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No pay raise if deficit remains, California elected officials warned

March 29, 2012 |  2:19 pm

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If Gov. Jerry Brown and California lawmakers fail to erase the state budget deficit in the next two months, they will be disqualified from getting a pay raise, officials warned Thursday.

That is because a ballot measure approved by California voters in 2009 prohibits pay raises in years when the state has a budget deficit. "If we wanted to increase [pay], I don’t think we could," said Thomas Dalzell, chairman of a citizens panel that sets the compensation for elected officials.

Even so, the Citizens Compensation Commission, which is appointed by the governor, agreed Thursday to expand a survey of the salaries of other government agencies that will be used to set pay for the coming year.  A vote on salaries was put off until May, when the state finance director will certify whether the state budget  remains in deficit.

"I’m guessing that will be so certified," Dalzell said.  Even without the restriction set by Proposition 1F, some commissioners have said they are unlikely to support pay raises for elected officials while the state’s economy is struggling.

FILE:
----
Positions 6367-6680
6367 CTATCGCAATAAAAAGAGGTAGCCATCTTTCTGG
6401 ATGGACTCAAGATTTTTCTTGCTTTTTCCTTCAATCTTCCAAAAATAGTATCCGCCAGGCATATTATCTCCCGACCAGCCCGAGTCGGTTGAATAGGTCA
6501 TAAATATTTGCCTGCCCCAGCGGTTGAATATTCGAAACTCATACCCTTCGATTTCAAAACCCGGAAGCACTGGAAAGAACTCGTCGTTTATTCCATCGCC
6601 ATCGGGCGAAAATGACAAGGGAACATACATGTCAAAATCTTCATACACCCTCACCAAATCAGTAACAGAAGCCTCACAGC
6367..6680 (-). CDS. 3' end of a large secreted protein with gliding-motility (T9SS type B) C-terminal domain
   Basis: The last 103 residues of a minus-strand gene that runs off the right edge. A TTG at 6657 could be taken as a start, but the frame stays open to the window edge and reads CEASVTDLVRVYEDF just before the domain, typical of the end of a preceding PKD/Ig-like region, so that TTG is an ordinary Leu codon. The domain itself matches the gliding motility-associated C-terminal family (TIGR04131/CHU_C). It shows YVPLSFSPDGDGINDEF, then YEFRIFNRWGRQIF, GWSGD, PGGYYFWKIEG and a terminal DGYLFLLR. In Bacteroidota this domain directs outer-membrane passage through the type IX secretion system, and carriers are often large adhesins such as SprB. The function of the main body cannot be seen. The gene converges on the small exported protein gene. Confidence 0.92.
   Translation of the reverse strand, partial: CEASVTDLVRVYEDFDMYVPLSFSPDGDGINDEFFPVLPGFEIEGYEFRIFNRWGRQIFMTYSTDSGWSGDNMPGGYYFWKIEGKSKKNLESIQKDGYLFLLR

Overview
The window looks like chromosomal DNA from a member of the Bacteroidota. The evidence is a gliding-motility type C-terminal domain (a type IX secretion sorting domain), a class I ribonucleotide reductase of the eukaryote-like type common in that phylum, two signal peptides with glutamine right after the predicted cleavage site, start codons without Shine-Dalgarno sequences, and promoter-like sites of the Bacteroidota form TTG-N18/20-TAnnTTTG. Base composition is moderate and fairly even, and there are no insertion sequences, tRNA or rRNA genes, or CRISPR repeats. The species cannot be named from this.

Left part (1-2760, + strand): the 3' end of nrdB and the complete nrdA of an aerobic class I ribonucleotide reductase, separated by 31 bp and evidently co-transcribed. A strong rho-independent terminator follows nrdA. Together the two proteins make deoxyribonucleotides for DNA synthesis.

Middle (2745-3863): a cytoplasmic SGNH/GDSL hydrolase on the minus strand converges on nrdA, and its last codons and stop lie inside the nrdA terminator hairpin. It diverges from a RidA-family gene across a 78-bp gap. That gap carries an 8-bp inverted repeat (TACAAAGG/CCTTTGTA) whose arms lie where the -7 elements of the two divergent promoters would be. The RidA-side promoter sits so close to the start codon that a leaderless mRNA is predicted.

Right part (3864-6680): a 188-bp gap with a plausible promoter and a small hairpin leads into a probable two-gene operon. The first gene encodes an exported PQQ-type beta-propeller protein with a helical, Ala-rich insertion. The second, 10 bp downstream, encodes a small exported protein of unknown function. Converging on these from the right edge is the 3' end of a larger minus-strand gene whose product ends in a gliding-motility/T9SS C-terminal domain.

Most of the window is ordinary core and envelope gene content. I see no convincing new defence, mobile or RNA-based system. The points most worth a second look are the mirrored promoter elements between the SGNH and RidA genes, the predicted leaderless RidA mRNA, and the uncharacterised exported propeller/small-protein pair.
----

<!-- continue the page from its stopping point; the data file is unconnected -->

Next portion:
The panel also agreed Thursday to launch a review to determine whether its decision last year to take state cars away from lawmakers is actually costing taxpayers more, rather than saving money as intended.

The Legislature contends that before the change, transportation costs with state-owned cars averaged 37 cents per mile for Assembly members and 42 cents per mile for senators, but now that they no longer have the vehicles, they are able to bill the state 53 cents per mile for use of their personal cars.

Commissioner John Stites II challenged how the legislature came up with the costs before the change. So the panel asked its staff for a detailed report, including a sample of legislators’ mileage logs, to "verify the veracity of what the mileage was," Stites said.

RELATED:

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-- Patrick McGreevy in Sacramento

Photo: Gov. Jerry Brown talks about the budget in January. Credit: Rich Pedroncelli / Associated Press 

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